Back in my one-room country school to start 4th grade that September, I located a small booklet on the single bookshelf that served as our school library. It introduced me to the Brontosaurus, Diplodocus, Stegosaurus, Tyranosaurus, Pterodactyl, and others whose names I diligently committed to memory. That was the first year that I had a textbook called Science, and I was quite disappointed to see that it had nothing about dinosaurs. Then I noticed that it was missing several pages, just where the dinosaurs would have fit in. There was no sign of their having been cut out--it was a new book that my parents had just purchased at the pharmacy in town that served as a book store, and must have been flawed when it was bound. As the only 4th grader in the school, I had no one else I could ask about their copy. It was only much later that I learned that my mother had discussed with her two sisters on their nearby farms whether it would be wrong for us to see the Denver museum. What if we kids were to fall into the trap of accepting Evolution, and lose our Christian faith? I still don't know whether the missing pages in my text were part of a similar attempt to shield me from these subversive ideas, but my suspicion has grown over the years that it was, perhaps even on a state-wide scale. But I must give my mother credit for coming down in favor of education, even at a risk to the faith.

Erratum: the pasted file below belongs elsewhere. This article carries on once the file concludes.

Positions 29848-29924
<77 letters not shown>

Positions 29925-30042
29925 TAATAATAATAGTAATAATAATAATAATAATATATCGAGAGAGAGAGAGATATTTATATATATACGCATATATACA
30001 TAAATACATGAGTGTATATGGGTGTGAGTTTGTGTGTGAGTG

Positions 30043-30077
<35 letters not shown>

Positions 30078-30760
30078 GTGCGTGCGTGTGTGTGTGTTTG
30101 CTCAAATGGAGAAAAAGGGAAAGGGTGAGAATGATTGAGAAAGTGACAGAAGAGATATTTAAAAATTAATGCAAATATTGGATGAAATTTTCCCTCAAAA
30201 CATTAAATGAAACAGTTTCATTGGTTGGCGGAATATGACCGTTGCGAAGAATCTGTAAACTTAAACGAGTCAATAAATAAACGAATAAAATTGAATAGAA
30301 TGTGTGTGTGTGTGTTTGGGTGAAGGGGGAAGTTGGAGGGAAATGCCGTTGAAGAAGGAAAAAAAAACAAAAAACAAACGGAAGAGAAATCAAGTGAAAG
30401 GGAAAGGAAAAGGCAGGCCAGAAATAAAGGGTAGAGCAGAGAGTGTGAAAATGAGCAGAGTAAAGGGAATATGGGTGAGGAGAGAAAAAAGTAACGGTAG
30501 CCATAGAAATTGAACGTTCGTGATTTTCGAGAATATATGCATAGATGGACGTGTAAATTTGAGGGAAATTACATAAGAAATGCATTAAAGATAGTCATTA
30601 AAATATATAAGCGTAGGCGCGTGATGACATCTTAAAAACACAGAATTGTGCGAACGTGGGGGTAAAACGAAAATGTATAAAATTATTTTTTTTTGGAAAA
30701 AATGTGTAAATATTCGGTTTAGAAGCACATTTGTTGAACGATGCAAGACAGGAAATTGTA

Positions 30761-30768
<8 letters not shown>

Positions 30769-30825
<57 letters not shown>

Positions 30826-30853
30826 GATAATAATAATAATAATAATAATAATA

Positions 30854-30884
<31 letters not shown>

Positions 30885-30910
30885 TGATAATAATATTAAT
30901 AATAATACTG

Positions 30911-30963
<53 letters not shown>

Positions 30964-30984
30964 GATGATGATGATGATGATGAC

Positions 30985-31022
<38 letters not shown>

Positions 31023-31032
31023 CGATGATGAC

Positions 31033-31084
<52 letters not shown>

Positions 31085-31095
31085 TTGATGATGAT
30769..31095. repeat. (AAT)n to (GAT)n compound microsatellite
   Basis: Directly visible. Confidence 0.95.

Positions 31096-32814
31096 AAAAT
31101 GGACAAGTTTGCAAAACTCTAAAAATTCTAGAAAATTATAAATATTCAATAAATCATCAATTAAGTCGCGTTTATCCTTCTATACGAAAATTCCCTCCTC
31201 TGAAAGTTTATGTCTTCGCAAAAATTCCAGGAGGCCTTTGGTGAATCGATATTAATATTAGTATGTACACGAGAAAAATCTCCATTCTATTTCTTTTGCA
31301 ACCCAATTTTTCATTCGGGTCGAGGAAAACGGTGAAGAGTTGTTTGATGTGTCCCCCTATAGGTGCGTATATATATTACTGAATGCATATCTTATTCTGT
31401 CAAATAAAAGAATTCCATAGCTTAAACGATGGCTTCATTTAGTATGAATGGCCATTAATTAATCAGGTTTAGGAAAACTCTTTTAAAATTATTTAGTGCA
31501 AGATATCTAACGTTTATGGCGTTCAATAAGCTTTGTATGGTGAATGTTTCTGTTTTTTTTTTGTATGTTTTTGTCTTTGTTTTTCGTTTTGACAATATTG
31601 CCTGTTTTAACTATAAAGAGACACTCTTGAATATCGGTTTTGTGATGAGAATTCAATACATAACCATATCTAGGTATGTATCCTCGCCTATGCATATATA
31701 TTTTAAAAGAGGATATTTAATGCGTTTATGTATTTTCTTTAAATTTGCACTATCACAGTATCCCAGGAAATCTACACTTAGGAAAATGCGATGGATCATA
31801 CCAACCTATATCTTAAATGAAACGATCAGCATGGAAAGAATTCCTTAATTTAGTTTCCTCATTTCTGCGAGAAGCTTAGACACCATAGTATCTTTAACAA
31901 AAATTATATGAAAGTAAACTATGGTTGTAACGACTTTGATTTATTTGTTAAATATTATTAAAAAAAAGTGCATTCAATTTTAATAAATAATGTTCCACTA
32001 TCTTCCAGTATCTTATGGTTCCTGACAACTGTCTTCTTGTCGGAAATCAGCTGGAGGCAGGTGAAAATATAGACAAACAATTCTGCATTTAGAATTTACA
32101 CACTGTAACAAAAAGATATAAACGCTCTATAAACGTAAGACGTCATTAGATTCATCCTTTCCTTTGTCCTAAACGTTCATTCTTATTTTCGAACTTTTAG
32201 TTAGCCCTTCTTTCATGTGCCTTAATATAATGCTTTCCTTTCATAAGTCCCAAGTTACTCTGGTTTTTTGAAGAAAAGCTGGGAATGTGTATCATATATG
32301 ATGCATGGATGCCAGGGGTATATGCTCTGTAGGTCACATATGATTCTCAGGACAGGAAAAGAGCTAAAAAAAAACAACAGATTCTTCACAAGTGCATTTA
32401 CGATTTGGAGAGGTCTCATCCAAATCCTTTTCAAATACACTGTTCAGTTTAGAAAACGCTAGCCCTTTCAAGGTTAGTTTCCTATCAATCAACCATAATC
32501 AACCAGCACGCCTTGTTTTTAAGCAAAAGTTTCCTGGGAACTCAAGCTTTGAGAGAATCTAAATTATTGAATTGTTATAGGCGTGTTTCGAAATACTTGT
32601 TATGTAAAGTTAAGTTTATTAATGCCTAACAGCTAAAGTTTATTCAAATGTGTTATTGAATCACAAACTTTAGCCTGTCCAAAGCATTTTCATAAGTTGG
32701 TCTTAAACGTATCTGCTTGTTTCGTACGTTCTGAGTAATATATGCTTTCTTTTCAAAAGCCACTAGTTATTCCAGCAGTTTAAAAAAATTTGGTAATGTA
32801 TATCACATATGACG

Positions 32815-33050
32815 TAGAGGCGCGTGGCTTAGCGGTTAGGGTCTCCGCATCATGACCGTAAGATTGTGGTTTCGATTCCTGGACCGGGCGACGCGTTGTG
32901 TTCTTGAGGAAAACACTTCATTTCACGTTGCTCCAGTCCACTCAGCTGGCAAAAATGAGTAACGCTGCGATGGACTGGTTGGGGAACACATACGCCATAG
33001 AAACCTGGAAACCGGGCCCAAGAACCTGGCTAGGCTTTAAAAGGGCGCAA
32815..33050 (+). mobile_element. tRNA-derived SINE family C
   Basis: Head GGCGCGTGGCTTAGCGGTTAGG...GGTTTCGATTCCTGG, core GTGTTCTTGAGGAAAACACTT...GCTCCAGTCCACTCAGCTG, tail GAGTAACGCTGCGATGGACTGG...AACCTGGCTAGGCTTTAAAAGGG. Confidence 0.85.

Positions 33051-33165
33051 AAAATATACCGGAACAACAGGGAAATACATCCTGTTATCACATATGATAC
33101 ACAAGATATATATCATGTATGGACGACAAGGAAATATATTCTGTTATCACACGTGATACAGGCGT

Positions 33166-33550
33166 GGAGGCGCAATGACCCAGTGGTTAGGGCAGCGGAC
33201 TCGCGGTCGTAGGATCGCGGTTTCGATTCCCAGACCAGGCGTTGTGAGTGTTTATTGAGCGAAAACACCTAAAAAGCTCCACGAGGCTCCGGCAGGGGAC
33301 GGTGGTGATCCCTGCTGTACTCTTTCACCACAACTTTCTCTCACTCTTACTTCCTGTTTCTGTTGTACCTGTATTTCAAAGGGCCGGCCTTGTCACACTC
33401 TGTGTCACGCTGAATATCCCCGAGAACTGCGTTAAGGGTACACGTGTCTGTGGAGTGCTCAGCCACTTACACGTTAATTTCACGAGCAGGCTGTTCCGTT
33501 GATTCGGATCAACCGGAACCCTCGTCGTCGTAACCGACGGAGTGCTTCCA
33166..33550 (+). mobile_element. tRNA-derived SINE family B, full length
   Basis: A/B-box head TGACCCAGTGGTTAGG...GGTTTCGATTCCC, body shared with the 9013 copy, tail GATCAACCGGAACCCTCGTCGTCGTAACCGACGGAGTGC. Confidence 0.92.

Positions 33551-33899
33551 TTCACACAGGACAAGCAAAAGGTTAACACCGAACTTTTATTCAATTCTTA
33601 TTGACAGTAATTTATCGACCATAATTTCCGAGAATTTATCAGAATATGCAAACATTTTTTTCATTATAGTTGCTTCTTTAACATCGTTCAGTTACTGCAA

Through the years since then I have continued to be fascinated by the history of life on Earth, and still read the magazine Natural History cover-to-cover each month. Every new discovery supports the fact of evolution, so that there can remain no doubt in my mind that life on Earth has developed over a span of billions of years. Even the late Pope John Paul II found the evidence convincing.

On the other hand, I have not been willing to give up on the church and its long traditions. I love the biblical stories, the music, the worship, the support community, and the absolution of guilt offered by faith. The more I read the Bible, the more convinced I am that its writers would not have shared my mother's concern. Natural processes, even if they could be understood in terms of what we would now call scientific theories, were still regarded as God's work. The God of the Bible is in charge of the "natural" as well as the "supernatural", a distinction that depends on our level of scientific understanding and not on the process itself.